public MemoryStream FileByteStream;
}

to my IStreamService. And downloadStreamFile() now returns a FileDownloadMessage object.

But after updating the service reference on my client, it thinks downloadStreamFile() returns a TestApp.StreamServiceRef.MemoryStream object.
It also created a downloadStreamFileRequest() class, which I did not make and have no idea where it's coming from.

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3 Answers 3

up vote 1 down vote accepted

First of all, are you able to debug the service and see if the stream contains any data on that side before it gets sent to the client?

I am returning a stream from my WCF service as well. I had a problem with it, too, though not quite the same issue. Hopefully the solution that I found will help. I found the solution here. This solution is dealing with uploading a stream, but the implementation in my download service worked fine.
My SO question/solution is here (My own answer is the one you should probably look at, not the accepted answer as that is specific to AJAX)

EDIT: The basic differences is that I wrapped my Stream in a MessageContract where I specified the Stream as the only member of the message and the basicHttp binding 'transferMode' attribute is 'Streamed'. I'm new to WCF, so I can't be sure this will help, but I hope it does!

EDIT 2: I wouldn't use a service reference. You can run (from cmd prompt) 'svcutil.exe [mex url]' to get a config file and a .cs file that may be more accurate than what you get from the service reference. I don't even have a service reference in my project and it works fine. Just add that generated .cs file to your project and add a 'using' statement for that. Also, you can add the config settings to your app or web config file on the client. Those 2 generated files get created in the directory you run the svcutil command in.

The DownloadStreamFileRequest class is just a request object that the client passes to the base.Channel when making the call to the service. In my code below, it's called GetExportedFileRequest

In my generated .cs file, I have the following method that returns System.IO.MemoryStreamand it gets this stream from the FileDownloadMessage object:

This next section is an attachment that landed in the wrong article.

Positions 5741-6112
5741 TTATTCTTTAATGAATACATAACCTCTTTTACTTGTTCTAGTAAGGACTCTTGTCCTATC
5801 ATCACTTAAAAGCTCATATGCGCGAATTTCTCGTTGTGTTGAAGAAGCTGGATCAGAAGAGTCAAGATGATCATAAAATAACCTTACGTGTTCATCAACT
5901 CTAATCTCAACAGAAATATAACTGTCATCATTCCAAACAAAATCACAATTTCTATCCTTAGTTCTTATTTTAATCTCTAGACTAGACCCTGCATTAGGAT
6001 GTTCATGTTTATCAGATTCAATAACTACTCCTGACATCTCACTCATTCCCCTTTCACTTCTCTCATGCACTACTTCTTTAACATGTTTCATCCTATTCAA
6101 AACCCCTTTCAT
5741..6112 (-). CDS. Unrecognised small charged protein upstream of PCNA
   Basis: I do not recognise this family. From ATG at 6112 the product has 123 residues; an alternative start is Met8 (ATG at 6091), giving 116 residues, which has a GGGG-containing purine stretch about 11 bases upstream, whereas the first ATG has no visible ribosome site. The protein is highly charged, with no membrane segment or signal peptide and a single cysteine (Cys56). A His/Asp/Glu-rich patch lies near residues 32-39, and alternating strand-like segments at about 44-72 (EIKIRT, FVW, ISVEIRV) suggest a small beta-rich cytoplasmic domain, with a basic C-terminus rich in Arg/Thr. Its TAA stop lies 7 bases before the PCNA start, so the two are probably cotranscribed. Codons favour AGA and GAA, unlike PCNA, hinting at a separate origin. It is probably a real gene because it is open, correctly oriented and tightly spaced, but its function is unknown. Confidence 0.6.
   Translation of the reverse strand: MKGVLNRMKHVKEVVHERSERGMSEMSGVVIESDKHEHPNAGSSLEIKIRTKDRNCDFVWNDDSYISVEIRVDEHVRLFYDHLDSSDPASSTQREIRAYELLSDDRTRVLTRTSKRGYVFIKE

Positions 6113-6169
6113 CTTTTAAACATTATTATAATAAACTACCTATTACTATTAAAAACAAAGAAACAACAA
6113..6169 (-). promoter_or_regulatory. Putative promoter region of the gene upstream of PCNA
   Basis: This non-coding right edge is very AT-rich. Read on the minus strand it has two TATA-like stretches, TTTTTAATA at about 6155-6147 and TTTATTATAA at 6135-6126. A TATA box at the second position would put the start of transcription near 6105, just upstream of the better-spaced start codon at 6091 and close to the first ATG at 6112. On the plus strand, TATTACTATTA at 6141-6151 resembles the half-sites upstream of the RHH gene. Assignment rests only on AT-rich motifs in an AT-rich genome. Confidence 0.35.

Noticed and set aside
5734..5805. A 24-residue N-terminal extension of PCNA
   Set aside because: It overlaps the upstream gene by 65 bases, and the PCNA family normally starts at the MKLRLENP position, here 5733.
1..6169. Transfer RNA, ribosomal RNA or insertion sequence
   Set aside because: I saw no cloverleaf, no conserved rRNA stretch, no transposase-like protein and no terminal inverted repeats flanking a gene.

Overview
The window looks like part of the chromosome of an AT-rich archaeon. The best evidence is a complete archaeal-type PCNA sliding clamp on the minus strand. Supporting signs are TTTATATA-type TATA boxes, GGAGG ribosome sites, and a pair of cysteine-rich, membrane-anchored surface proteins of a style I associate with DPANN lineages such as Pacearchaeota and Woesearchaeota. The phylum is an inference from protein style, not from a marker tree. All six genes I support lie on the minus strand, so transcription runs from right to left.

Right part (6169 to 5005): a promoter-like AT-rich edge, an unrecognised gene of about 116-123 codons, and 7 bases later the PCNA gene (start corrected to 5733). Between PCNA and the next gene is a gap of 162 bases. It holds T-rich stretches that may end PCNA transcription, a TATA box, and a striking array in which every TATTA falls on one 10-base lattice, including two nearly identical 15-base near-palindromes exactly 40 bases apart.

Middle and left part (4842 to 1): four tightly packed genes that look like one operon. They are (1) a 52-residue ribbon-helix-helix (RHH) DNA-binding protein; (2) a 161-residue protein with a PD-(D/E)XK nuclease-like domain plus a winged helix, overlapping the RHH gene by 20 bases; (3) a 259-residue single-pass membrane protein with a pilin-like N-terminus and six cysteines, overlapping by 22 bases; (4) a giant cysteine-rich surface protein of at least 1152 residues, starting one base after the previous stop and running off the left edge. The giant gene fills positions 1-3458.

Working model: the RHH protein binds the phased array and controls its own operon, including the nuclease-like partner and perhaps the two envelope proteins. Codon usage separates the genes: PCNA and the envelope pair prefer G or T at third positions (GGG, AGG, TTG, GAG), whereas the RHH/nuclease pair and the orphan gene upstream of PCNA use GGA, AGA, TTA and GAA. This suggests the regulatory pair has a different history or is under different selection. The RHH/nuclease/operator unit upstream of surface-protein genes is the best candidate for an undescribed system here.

public System.IO.MemoryStream GetExportedFile()
{
    GetExportedFileRequest inValue = new GetExportedFileRequest();
    FileDownloadMessage retVal = ((IDailyBillingParser)(this)).GetExportedFile( inValue );
    return retVal.FileByteStream;
}
share|improve this answer
    
Check my Update above. –  G_M Jan 5 '11 at 23:30
    
I wouldnt use a service reference. You can run (from cmd prompt) "svcutil.exe [mex url]" to get a config file and a .cs file that may be more accurate than what you get from the service reference. I don't even have a service reference in my project and it works fine. Just add that generated .cs file to your project and add a 'using' statement for that. EDIT: also, you can add the config settings to your app or web config file on the client. Those 2 generated files get created in the directory you run the svcutil command in. –  norepro Jan 6 '11 at 15:16
    
Thanks. I used svcutil to make the "reference" and did all the config stuff in code. I also ended up sending the stream as a filestream, not a memorystream, and for some reason that seemed to help. –  G_M Jan 14 '11 at 15:15

Is their any reason you want to use "BinaryFormatter"? If no, you could return stream from wcf like this

return new FileStream(@"D:\yourFileName.txt", FileMode.Open, FileAccess.Read)

share|improve this answer
    
I used BinaryFormatter because the object I am putting in the stream is in memory; it hasn't been written to disk. –  G_M Jan 6 '11 at 14:39

I also had this problem and what worked for me was setting the position of the stream to 0 before sending it back to the client.